This is the story of a computer simulator dogfighter who for once in his life took up a real airplane in a laser tag simulated battle. The text was originally written for a fantasy role playing fan magazine. A little of the game terminology may be strange to the pilots among you, but then the pilot terminology will be as strange to the gamer. Ignore the fancy words, and just read.
If you are somewhat patient, and don't mind a small window, I am experimenting with putting up a Quicktime clip of part of the mission training. The Target Practice movie runs 1.5 Megs. You may have to be patient. I am still learning the tricks of video compression.
The clip is compressed using a new method available only under Quicktime 3. Unless you have recently upgraded your browser or OS, or are willing to visit Apple to download the newer QT, you might not want to bother. On the other hand, you are going to want QT3 someday anyway...
(The following was copied from www.landings.com.)
The pilot and passenger of a Beech T-34A Mentor operated by the Atlanta-based Sky Warriors dogfighting school were killed in a crash near the Georgia town of Cartersville April 19th (1999?).
Dan Bouck, 51, of Atlanta and Ted McFann, Sr., 60, of Alpharetta, Ga. were killed when a wing separated from their T-34 while engaged in a dogfight with another of the school's planes, authorities said. Bouck was the Sky Warriors pilot and McFann the passenger; both were experienced pilots with ATP licenses.
No one on the ground was injured and the second T-34 landed at Sky Warriors' home field without incident.
Based at Fulton County Airport-Brown Field, just west of Atlanta, Sky Warriors was one of the first air combat schools in the Southeast. Earl "Stinger" Arrowood, another ATP pilot, is the president of the company.
Sky Warriors operated a fleet of four camouflaged T-34s outfitted with laser guns and video cameras. In addition to air combat adventure rides, they also offered unusual attitude/spin training, formation flying and fighter lead-in training.
FAA ISSUES PRIORITY LETTER
AIRWORTHINESS DIRECTIVE ON T-34s
(The following was copied from www.airshows.org.)
On May 28, the Federal Aviation Administration issued a Priority Letter Airworthiness Directive that limits T-34As, T-34Bs, B-45s and YT-34s to speeds of 152 knots or slower, G loads of - 0 and +2.5, and no aerobatic maneuvers. The Priority Letter AD also requires that two placards clearly specifying these restrictions be placed on the front and rear instrument panels of these aircraft. The AD indicates that inspection procedures are being developed by Raytheon. Once the procedures are developed, the FAA may issue another AD specifying how to, "alleviate the restrictions imposed by [the original] AD."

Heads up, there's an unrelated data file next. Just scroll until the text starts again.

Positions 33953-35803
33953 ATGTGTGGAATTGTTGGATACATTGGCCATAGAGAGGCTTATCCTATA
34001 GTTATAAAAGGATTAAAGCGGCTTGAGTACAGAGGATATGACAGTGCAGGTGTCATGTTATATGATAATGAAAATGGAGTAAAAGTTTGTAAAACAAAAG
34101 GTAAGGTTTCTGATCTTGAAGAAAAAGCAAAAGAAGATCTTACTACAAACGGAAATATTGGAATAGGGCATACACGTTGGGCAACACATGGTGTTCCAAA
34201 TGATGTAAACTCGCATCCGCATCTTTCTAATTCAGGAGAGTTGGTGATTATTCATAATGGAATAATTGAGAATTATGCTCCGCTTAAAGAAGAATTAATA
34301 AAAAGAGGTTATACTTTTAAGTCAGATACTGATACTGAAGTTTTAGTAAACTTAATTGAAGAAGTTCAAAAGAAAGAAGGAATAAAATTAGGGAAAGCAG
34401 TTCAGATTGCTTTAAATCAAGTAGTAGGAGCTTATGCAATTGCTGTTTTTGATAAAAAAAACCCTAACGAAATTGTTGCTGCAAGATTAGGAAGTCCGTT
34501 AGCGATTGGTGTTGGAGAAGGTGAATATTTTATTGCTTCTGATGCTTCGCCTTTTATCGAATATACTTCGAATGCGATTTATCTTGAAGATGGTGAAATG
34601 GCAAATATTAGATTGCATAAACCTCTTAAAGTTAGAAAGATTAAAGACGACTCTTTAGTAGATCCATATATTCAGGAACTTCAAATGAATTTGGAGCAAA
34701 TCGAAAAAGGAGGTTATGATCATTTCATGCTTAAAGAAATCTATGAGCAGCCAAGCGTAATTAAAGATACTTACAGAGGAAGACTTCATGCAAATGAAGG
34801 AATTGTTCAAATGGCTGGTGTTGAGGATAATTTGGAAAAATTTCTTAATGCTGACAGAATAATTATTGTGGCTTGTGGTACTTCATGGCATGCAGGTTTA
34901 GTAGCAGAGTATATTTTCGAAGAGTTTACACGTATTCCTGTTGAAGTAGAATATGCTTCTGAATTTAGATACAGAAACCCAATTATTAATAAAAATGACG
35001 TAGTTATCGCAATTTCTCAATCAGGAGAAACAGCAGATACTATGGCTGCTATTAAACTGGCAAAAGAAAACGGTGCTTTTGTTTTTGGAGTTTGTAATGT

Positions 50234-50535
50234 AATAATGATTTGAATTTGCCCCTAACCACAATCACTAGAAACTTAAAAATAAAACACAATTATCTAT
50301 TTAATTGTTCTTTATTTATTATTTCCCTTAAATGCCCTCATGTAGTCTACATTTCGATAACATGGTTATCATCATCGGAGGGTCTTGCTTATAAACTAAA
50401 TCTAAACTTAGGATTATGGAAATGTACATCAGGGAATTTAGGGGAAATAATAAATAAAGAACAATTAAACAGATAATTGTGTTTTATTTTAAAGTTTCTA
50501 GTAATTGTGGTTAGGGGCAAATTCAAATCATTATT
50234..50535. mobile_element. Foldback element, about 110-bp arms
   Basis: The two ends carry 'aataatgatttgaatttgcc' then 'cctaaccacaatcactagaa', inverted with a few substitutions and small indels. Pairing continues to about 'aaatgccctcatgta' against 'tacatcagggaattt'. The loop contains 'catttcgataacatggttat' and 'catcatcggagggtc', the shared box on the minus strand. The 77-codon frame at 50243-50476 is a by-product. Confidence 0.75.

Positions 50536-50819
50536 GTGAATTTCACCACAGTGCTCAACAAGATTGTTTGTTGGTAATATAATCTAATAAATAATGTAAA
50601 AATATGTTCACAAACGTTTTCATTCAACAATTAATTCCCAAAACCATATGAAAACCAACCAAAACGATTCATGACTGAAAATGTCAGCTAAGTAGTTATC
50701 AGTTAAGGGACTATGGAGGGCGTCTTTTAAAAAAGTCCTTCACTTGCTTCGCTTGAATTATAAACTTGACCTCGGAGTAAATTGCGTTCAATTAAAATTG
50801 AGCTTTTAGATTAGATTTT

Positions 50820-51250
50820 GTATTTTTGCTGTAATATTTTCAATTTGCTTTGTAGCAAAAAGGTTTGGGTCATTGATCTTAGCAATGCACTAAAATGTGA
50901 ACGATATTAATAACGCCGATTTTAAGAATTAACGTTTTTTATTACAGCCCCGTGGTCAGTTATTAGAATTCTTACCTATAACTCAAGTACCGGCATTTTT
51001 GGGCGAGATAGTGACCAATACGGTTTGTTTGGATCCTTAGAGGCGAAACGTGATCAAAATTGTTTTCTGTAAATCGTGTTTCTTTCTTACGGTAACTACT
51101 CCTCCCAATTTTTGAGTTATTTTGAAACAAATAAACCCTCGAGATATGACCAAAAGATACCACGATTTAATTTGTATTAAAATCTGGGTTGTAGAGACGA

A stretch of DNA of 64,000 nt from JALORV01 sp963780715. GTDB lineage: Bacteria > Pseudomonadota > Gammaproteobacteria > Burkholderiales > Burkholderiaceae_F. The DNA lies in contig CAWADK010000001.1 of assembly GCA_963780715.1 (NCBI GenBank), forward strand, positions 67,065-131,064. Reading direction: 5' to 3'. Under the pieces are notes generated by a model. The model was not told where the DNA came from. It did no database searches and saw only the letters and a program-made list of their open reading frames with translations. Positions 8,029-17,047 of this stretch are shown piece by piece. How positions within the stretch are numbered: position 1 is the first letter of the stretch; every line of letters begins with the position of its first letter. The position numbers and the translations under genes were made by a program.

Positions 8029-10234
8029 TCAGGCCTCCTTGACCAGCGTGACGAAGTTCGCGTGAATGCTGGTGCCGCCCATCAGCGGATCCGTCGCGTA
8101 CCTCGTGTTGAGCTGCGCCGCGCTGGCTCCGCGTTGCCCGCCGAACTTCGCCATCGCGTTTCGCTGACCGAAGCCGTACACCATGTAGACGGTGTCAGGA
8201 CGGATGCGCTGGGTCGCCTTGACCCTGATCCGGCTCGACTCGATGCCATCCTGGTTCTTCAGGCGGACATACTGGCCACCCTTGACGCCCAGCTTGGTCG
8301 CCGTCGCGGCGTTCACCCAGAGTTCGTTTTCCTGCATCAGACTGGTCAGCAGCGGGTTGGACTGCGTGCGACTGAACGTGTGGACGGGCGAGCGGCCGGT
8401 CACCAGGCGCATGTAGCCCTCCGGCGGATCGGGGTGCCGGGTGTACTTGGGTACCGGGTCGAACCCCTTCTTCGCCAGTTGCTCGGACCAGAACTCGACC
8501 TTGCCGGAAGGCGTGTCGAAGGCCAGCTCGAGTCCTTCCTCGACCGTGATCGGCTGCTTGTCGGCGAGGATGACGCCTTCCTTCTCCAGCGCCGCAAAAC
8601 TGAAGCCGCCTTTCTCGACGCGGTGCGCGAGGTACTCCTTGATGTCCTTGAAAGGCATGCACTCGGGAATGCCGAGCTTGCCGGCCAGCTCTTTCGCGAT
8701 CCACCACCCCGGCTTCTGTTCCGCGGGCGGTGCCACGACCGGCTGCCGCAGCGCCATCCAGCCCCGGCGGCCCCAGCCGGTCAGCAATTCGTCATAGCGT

The AD was issued as a direct result of an accident involving a T-34A involved in mock aerial combat in which the aircraft's right wing separated in-flight, resulting in a crash that killed both the pilot and his passenger. Following the accident, examination of the plane revealed structural fatigue cracks in both the right and left wings. Shortly after the crash, Raytheon/Beech, original manufacturers of the 40+ year old military trainers, issued a safety communiquÈ recommending immediate grounding of the entire fleet of T-34As, T-34Bs, B-45s and YT-34s.
Though the restrictions placed on the aircraft by the FAA are less severe than those recommended by Raytheon, reaction to the AD by air show performers was immediate. Many view the FAA's decision as an over reaction to a single incident. In the NTSB report to the FAA, NTSB Chairman Jim Hall wrote, "The safety board has found no other examples of possible wing-structure fatigue cracking in the long history of the T-34 series of airplanes." Others have questioned the issuance of such an open-ended AD affecting such a large number of aircraft. At the time the AD was issued, inspection procedures were not developed and no process for lifting the limitations had been specified.
ICAS will continue to report on this situation as it develops during the rest of this summer.
Endorsement of Technical Committee - A more detailed account of "T-34 Wing Spar Fatigue Cracking."
I would appreciate hearing from anyone who knows more.
Those interested might try Air Combat USA, at (800) 522-7590. They tour the country offering flight packages similar to the one described on these pages. They fly SIAI Marchetti SF260 aircraft, and seem to be continuing normal operations.
Sky Warriors, Inc. 3996 Aviation Circle, Hangar B-3. Fulton County - Brown Field Atlanta GA 30336 The Art of the Kill Spectrum HoloByte. 2490 Mariner Square Loop Alameda, CA 94501 Hellcats Graphic Simulations Corporation P.O. Box 797306 Dallas, Texas 75379-7306
Babes and Airplanes. While searching the web for the Sky Warrior's fate, I bumped into another account of a Sky Warriors flight. These ladies were born with wings. Their description is less technical, but they sure had a good time.
I would be interested in hearing more on the T-34 problems. I am quite willing to link to any other adventure dogfighting pages. I can be contacted through...
Robert W. Butler Jr.